Some isopods are adorable. These are my favorite isopods.

Armadillidiidae is a family of woodlice, a terrestrial crustacean group in the order Isopoda. Unlike members of other woodlouse families, members of this family can roll into a ball, an ability they share with the outwardly similar but unrelated pill millipedes and other animals. It is this ability which gives woodlice in this family their common name of pill bugs, roly polies or potato bugs. The best known species in the family is Armadillidium vulgare, the common pill bug.

Woodlice in the family Armadillidiidae are able to form their bodies into a ball shape, in a process known as conglobation. This behaviour is shared with pill millipedes (which are often confused with pill bugs), armadillos and cuckoo wasps. This behaviour may be triggered by stimuli such as vibrations or pressure, and is a key defence against predation; it also serves to reduce water loss through respiration.


Genus Alpheidae

(Pistol Shrimp)

one of my favorite animals! Genus Alpheidae more commonly know as Pistol/Aplheid Shrimp with around 250 species. they are similar to mantis shrimp in a way. they are quite small growing up to 1-2 inches most of it’s size is its large claw like a fiddler crab except its not a pincer it actually has a pistol like mechanism made of two parts, a joint allows a “hammer” like part of the claw to move backward into position when the shrimp releases this it shoots a extremely powerful wave of bubbles capable of stunning fish and even breaking glass it is so loud it is around the same level as a Concorde jet during the shot for 1 millionth of a second the bubble can get as hot as the sun!! they also have a symbiotic relationship with Goby fish the shrimp shares a burrow that the goby made and the shrimp protects the goby, also the goby having better eyesight acts as a spotted alerting the shrimp to any danger who keeps contact with the fish with it’s antennae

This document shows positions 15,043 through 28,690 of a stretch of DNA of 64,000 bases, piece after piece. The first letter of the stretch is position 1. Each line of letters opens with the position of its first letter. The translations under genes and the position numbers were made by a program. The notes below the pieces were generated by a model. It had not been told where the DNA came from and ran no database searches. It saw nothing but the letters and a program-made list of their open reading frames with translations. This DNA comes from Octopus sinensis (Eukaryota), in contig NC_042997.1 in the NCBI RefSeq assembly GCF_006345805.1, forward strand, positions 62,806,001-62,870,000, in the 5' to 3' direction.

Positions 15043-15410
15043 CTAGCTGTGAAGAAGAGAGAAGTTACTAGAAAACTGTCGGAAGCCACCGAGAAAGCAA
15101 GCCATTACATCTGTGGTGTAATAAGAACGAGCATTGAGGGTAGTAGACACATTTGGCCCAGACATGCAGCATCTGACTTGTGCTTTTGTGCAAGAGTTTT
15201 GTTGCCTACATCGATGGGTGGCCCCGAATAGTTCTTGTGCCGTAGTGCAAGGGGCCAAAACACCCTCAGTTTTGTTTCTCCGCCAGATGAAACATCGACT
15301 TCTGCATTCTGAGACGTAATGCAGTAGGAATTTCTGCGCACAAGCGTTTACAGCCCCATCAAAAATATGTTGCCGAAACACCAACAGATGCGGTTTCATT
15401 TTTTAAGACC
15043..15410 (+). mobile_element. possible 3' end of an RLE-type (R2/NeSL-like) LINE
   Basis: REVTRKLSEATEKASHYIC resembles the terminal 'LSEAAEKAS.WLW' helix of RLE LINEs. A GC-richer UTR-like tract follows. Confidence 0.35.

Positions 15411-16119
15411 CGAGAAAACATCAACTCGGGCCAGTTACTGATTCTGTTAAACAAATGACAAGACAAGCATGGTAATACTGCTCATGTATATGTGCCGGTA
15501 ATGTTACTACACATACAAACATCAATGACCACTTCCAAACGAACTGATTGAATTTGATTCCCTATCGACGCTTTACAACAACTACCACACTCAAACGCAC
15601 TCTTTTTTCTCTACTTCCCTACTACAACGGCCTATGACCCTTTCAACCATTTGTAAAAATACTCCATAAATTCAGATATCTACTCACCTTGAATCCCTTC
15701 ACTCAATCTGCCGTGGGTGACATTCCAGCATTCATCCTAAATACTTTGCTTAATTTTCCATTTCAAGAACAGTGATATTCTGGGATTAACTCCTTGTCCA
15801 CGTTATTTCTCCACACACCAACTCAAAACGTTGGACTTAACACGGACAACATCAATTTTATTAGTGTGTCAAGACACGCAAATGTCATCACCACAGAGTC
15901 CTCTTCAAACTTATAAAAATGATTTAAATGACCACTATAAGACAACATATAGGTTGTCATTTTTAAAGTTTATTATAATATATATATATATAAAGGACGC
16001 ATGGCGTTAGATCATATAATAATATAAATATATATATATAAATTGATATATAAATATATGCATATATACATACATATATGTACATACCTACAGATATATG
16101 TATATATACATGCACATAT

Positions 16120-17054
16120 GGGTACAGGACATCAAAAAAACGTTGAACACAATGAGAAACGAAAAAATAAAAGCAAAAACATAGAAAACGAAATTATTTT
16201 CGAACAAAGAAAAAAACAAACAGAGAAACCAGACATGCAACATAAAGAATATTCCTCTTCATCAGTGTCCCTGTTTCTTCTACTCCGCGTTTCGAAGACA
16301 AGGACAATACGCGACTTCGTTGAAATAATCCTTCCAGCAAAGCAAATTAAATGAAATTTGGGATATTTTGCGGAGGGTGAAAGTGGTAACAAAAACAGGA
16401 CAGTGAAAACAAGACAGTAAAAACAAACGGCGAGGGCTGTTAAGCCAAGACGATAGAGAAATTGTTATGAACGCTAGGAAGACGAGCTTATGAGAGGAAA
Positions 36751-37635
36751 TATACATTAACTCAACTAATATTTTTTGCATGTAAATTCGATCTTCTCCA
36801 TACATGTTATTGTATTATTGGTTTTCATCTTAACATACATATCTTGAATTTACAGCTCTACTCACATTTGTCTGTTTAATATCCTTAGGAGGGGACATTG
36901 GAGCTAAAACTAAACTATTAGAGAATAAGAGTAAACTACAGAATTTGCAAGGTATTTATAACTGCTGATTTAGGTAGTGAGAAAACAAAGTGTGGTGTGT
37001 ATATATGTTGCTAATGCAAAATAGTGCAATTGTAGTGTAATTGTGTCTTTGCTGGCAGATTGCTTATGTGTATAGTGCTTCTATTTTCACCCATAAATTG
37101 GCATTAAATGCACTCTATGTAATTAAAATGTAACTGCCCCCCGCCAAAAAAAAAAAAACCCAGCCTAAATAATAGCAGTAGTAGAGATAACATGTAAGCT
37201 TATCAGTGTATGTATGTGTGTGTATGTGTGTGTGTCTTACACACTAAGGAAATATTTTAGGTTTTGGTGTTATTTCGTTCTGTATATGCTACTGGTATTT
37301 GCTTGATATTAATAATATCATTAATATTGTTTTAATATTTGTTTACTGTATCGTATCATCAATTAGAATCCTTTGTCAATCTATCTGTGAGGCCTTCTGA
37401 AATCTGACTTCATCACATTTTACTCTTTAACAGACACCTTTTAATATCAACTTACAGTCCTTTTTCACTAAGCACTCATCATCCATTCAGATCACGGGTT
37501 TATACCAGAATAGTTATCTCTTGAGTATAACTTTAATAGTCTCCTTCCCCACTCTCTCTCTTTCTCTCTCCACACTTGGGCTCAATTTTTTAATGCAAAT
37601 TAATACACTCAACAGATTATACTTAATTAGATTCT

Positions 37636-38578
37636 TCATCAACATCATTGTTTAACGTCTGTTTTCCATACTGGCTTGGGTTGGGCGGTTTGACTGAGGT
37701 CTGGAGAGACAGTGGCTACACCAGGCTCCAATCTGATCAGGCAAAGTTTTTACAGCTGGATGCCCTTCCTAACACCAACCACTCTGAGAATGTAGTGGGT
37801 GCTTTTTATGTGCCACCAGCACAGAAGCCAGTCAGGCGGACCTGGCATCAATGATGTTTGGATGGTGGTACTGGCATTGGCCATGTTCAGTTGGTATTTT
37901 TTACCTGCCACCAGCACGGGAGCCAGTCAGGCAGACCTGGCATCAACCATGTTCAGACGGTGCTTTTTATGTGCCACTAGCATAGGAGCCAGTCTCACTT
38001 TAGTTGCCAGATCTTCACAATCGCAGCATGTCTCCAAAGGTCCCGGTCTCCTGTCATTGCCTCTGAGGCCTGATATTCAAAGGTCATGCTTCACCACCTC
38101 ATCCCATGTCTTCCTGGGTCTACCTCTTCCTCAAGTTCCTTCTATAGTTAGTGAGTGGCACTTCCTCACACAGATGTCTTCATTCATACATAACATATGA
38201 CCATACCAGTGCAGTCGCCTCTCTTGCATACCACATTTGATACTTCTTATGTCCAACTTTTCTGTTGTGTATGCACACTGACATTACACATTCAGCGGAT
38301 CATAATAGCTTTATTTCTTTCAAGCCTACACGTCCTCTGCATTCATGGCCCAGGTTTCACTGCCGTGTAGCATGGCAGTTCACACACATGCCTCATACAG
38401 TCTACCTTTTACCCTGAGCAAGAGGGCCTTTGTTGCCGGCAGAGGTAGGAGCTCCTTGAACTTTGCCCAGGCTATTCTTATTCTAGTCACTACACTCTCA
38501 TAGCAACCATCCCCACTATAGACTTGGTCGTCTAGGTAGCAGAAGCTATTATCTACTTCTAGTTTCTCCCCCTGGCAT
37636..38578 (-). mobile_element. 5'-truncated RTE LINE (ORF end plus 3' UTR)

Videos of pistol shrimp shooting:

Arachnid enthusiasts love these guys, arachnophobes not so much.. Tarantulas (family Theraphosidae) are harmless spiders with venom less powerful than a bee’s, and a semi-painful bite that should be avoided. There are various species that live in plentiful locations, and a generic statement for this species is they burrow underground. By living underground, they can sense prey approaching their burrows and will grab the prey with their appendages, injecting a paralyzing venom and then gorging themselves using their fangs. Being nocturnal hunters, they eat anything from insects to small birds. Digestive enzymes are secreted to liquefy their prey, sucking them up with their straw-like mouths. If a meal is large enough, they may not need to feast for another month. With few natural predators, the only real animal they have to be scared of is another insect, the parasitic pepsis wasp. They will paralyze tarantulas with their painful sting, and leave their eggs to not only hatch on the still living arachnid, but then feast on it afterwards. Tarantulas also lay eggs, like the wasp, but will begin with a male spinning a web and then depositing his, erm, fertilization, on the surface of the web. He’ll attempt to scuttle away before the female gets a hold of him (some aren’t lucky enough, and get eaten by the female..) and the female will seal the eggs and guard them for six to nine weeks. Once the eggs hatch, up to a thousand baby tarantulas may be crawling around.

Photo credit: sirvival_kike

Encountering a peacock mantis shrimp (Odontodactylus scyallarus) would be a dream come true! Travelling across the globe is a must, considering the species lives in tropical Indian and Pacific oceans. A relative of shrimp and lobsters, the brightly colored peacock mantis shrimp is a voracious predator. Its large, mobile, compound eyes have sophisticated stereoscopic and color vision that includes some ultraviolet shades. It uses sight when hunting, while waiting quietly for unsuspecting prey to come within reach, then striking using its clublike pair of legs with immense speed (75 mph) and force (100 times its own weight).

Photo credits: Karen Honeycutt